Unravelling the mystery of East Asia’s largest dust storm in a decade


Last spring, China and some other Asian countries were plagued several times by dust storms, among which the dust storm that occurred in mid-March was considered to be the worst in the past decade in China. Large-scale dust storms, which have been dormant for years, have undergone a dramatic resurgence, seriously jeopardizing people’s life. What were the initial sources of the dust? How were its transport pathways? What kind of mechanism did trigger the event? All these pertinent scientific questions have captured immense attention.

The research group led by Prof. YANG Xiaoping at the School of Earth Sciences, Zhejiang University has been making efforts to study the desert system and its environmental impacts with a special attention to dust storms. They tried to study the dust transport processes in full blow through systematically collecting samples from different sites across northern China while the last mid-March dust storm, i.e., “3.15” dust storm, happened.

When the dust storm occurred, dust falling in different sites spanning more than 1,600 kilometers from Jiayuguan in the west to Jinan in the east became the subject matter in their research. “This systematic sampling strategy, combined with high temporal resolution remote sensing data, real-time metrological data, and geochemical analysis of the dust samples, enables us to explore the dust transport processes from a multidisciplinary perspective,” said Prof. Yang.

Their findings appeared in the journal Science Bulletin. This timely study provides direct evidence that dust transport is a complex and exchangeable open system from sources to sinks.

On the day after the dust storm, an internationally renowned scientific institution claimed in an online briefing that it originated from the Taklamakan Desert in western China and spread throughout East Asia thereafter. However, on the strength of their previous experience, Prof. Yang et al. felt that this view was off the mark. Their further research came to the conclusion that this unusual dust storm spread from central Mongolia to northern China spokewise.

The origin and real-time transport pathways of the 2021 mega dust storm

To quantitatively assess the contributions of different potential source areas to this dust fall, the ZJU researchers studied the Sr-Nd isotopic compositions of these highly mixed and tiny dust particles of silicates. They discovered that most samples could not be explained by sources only in China; instead, fine sediments originating from Mongolia contributed a considerable amount of material to the milky dust clouds over East Asia. Surprisingly, the “well-established” culprits of every dust storm event—the Kubuqi Desert and the Maowusu Sandy Land—contributed a negligible amount to the dust.

MODIS images showing that the areas affected by the 2021 mega dust storm (a), time series of PM10 concentrations (f) and the vertical dust distribution revealed by CALIPSO data (g)

A multiple lines of evidence, including Cloud Aerosol Lidar Infrared Pathfinder Satellite Observation data and geochemical modeling, prove that dust emissions from the Kubuqi Desert and the Maowusu Sandy Land have been effectively suppressed thanks to the endeavor of China’s national ecological restoration program in the past several decades”, said Prof. Yang.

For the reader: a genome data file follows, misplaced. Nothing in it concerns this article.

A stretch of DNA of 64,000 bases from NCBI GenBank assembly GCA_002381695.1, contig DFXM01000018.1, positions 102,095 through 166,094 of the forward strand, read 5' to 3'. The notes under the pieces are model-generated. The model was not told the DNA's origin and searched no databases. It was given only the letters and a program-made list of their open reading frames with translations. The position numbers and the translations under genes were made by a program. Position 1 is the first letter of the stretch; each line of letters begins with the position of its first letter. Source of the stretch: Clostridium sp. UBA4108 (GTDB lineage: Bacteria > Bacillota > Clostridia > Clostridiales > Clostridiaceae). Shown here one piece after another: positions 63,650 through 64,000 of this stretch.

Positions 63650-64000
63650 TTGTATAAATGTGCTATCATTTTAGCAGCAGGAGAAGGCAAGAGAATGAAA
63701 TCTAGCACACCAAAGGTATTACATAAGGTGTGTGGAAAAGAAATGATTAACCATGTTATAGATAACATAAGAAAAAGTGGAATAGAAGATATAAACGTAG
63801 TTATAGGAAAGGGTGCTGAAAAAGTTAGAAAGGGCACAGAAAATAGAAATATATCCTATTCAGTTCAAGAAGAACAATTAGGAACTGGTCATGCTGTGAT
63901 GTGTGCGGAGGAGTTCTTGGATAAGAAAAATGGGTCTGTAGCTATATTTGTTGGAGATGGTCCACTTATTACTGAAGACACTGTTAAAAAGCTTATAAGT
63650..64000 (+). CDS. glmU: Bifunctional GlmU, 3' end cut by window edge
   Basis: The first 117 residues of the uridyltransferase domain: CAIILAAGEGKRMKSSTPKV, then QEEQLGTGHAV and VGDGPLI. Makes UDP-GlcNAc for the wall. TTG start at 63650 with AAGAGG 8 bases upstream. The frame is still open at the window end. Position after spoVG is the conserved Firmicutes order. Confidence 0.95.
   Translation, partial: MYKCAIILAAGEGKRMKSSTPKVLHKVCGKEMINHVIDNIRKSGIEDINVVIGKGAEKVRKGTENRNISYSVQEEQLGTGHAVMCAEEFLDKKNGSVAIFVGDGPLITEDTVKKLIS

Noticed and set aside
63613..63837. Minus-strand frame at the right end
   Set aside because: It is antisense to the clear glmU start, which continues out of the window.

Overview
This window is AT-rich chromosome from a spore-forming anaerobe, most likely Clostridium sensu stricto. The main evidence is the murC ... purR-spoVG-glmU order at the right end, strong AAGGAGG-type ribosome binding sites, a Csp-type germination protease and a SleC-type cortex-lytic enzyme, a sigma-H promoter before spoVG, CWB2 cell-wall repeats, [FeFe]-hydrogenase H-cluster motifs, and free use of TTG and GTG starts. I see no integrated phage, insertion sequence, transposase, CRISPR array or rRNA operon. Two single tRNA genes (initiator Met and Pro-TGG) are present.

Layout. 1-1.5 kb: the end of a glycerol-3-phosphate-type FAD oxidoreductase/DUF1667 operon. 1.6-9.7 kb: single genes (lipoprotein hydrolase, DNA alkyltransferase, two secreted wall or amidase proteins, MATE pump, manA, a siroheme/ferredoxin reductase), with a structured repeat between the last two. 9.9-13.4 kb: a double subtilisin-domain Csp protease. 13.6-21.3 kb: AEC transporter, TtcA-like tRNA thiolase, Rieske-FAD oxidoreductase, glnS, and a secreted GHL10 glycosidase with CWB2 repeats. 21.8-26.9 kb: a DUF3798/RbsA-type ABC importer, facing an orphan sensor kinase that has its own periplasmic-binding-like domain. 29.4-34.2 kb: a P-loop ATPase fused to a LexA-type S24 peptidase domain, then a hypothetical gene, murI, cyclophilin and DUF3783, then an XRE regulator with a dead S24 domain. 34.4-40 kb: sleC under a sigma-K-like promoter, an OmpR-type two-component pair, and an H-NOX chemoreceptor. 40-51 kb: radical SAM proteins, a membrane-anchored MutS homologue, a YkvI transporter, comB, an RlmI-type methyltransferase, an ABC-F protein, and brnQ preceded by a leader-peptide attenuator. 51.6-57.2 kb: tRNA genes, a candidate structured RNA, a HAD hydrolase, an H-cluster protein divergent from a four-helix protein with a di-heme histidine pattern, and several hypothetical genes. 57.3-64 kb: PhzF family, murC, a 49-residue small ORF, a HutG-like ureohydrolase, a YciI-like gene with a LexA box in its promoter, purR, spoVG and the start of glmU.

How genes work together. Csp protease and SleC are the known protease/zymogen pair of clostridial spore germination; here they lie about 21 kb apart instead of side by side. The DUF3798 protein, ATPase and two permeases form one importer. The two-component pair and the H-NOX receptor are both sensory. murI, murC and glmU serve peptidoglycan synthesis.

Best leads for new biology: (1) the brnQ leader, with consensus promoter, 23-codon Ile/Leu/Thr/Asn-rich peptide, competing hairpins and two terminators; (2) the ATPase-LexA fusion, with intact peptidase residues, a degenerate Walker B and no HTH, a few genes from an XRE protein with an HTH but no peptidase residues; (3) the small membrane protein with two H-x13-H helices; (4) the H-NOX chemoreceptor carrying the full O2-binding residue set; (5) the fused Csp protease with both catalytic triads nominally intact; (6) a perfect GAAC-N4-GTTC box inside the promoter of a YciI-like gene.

The video showing that the vegetation coverage of the Hulunbuir Sandy Land has increased significantly since the implementation of the national policy of converting grazing land to grassland

Deserts are the products of the interactions among different components in the Earth system, such as lithosphere, pedosphere, atmosphere, biosphere, and hydrosphere. Research on deserts and dust storms is not only pivotal to understanding the process and mechanism of climate change but also fundamental to providing scientific support for preventing and controlling desertification as well as improving the ecological environment”, commented Prof. Yang.

In the past few years, Prof. Yang and his team have established a relatively complete geochemical database of surface sediments from Chinese deserts. Like a gene pool, this provides crucial references for dust source studies.

Among the many samples collected, one sample from Baotou in Inner Mongolia is exceedingly special.

The researchers found that trace element patterns of all dust samples were quite consistent, except for the three-fold enrichment of light rare earth elements (REEs) in the Baotou sample. Baotou is crowned as the capital of REEs in China. They further discovered that the daily dust samples in Baotou have significantly higher (5-10 times) light REEs. The intermediate REEs concentration in the dust over Baotou demonstrated that the extremely high anomalies of light REEs were considerably diluted by external sources during the mega dust storm.

Upper continent crust-normalized trace element patterns and particle size distributions of the samples collected from different sites during the 2021 mega dust storm

It is this unique enrichment of light REEs in Baotou that inspired us to calculate the contributions of local and external sources based on the binary mixing modeling using the bootstrap method”, said Prof. Yang.

These findings are exceptionally valuable. “This is the fascination of the sciences of Quaternary geology and physical geography. One can use different lines of evidence to corroborate each other and clear up the same ‘mystery’ in the nature”, Prof. Yang added.

Figures and video supplied courtesy of the group led by Prof. YANG Xiaoping